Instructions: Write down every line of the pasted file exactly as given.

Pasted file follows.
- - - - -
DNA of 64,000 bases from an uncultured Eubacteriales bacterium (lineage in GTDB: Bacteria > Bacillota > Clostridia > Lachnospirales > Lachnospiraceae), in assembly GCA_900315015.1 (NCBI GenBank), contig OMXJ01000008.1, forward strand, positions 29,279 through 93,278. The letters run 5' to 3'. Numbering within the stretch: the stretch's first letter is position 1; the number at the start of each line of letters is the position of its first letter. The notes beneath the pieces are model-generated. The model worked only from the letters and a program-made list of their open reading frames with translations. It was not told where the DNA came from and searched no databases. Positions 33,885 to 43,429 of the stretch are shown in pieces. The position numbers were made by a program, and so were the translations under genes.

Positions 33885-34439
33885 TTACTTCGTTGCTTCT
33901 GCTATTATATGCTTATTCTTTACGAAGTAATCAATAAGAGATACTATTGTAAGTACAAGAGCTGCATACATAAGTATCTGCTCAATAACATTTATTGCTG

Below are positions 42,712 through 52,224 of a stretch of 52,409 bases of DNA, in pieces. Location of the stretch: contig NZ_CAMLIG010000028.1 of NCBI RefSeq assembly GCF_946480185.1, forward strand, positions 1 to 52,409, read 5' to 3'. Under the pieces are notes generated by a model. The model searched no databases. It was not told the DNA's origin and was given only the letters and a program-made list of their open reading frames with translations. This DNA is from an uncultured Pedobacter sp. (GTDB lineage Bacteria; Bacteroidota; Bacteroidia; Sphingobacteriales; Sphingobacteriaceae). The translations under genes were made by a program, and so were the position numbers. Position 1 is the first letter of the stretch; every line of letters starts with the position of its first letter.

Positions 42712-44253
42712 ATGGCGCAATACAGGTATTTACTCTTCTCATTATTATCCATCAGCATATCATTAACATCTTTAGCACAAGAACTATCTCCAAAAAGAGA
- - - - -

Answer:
DNA of 64,000 bases from an uncultured Eubacteriales bacterium (lineage in GTDB: Bacteria > Bacillota > Clostridia > Lachnospirales > Lachnospiraceae), in assembly GCA_900315015.1 (NCBI GenBank), contig OMXJ01000008.1, forward strand, positions 29,279 through 93,278. The letters run 5' to 3'. Numbering within the stretch: the stretch's first letter is position 1; the number at the start of each line of letters is the position of its first letter. The notes beneath the pieces are model-generated. The model worked only from the letters and a program-made list of their open reading frames with translations. It was not told where the DNA came from and searched no databases. Positions 33,885 to 43,429 of the stretch are shown in pieces. The position numbers were made by a program, and so were the translations under genes.

Positions 33885-34439
33885 TTACTTCGTTGCTTCT
33901 GCTATTATATGCTTATTCTTTACGAAGTAATCAATAAGAGATACTATTGTAAGTACAAGAGCTGCATACATAAGTATCTGCTCAATAACATTTATTGCTG

Below are positions 42,712 through 52,224 of a stretch of 52,409 bases of DNA, in pieces. Location of the stretch: contig NZ_CAMLIG010000028.1 of NCBI RefSeq assembly GCF_946480185.1, forward strand, positions 1 to 52,409, read 5' to 3'. Under the pieces are notes generated by a model. The model searched no databases. It was not told the DNA's origin and was given only the letters and a program-made list of their open reading frames with translations. This DNA is from an uncultured Pedobacter sp. (GTDB lineage Bacteria; Bacteroidota; Bacteroidia; Sphingobacteriales; Sphingobacteriaceae). The translations under genes were made by a program, and so were the position numbers. Position 1 is the first letter of the stretch; every line of letters starts with the position of its first letter.

Positions 42712-44253
42712 ATGGCGCAATACAGGTATTTACTCTTCTCATTATTATCCATCAGCATATCATTAACATCTTTAGCACAAGAACTATCTCCAAAAAGAGA